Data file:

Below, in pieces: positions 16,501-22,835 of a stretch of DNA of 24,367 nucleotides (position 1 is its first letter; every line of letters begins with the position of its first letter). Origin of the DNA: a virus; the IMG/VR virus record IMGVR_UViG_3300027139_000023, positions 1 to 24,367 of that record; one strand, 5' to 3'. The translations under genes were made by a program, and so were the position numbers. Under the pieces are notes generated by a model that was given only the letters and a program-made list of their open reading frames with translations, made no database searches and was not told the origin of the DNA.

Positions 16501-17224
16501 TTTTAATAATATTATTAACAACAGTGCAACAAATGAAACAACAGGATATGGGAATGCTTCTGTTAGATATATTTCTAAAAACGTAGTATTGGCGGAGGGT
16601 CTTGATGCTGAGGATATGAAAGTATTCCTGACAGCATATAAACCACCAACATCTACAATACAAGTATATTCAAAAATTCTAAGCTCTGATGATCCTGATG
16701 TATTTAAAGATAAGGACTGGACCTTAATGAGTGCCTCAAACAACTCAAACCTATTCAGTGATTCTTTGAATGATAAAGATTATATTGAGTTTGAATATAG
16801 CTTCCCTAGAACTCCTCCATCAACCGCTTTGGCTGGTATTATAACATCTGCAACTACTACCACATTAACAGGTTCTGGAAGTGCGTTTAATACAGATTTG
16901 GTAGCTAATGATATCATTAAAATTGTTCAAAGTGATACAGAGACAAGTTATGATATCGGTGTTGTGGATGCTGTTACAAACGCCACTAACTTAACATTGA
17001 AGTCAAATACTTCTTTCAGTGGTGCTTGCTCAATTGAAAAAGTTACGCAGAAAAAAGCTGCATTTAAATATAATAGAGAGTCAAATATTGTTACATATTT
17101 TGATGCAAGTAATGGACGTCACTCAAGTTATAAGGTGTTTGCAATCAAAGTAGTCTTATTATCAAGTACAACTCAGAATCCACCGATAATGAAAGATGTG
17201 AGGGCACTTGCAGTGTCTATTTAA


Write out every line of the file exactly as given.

Below, in pieces: positions 16,501-22,835 of a stretch of DNA of 24,367 nucleotides (position 1 is its first letter; every line of letters begins with the position of its first letter). Origin of the DNA: a virus; the IMG/VR virus record IMGVR_UViG_3300027139_000023, positions 1 to 24,367 of that record; one strand, 5' to 3'. The translations under genes were made by a program, and so were the position numbers. Under the pieces are notes generated by a model that was given only the letters and a program-made list of their open reading frames with translations, made no database searches and was not told the origin of the DNA.

Positions 16501-17224
16501 TTTTAATAATATTATTAACAACAGTGCAACAAATGAAACAACAGGATATGGGAATGCTTCTGTTAGATATATTTCTAAAAACGTAGTATTGGCGGAGGGT
16601 CTTGATGCTGAGGATATGAAAGTATTCCTGACAGCATATAAACCACCAACATCTACAATACAAGTATATTCAAAAATTCTAAGCTCTGATGATCCTGATG
16701 TATTTAAAGATAAGGACTGGACCTTAATGAGTGCCTCAAACAACTCAAACCTATTCAGTGATTCTTTGAATGATAAAGATTATATTGAGTTTGAATATAG
16801 CTTCCCTAGAACTCCTCCATCAACCGCTTTGGCTGGTATTATAACATCTGCAACTACTACCACATTAACAGGTTCTGGAAGTGCGTTTAATACAGATTTG
16901 GTAGCTAATGATATCATTAAAATTGTTCAAAGTGATACAGAGACAAGTTATGATATCGGTGTTGTGGATGCTGTTACAAACGCCACTAACTTAACATTGA
17001 AGTCAAATACTTCTTTCAGTGGTGCTTGCTCAATTGAAAAAGTTACGCAGAAAAAAGCTGCATTTAAATATAATAGAGAGTCAAATATTGTTACATATTT
17101 TGATGCAAGTAATGGACGTCACTCAAGTTATAAGGTGTTTGCAATCAAAGTAGTCTTATTATCAAGTACAACTCAGAATCCACCGATAATGAAAGATGTG
17201 AGGGCACTTGCAGTGTCTATTTAA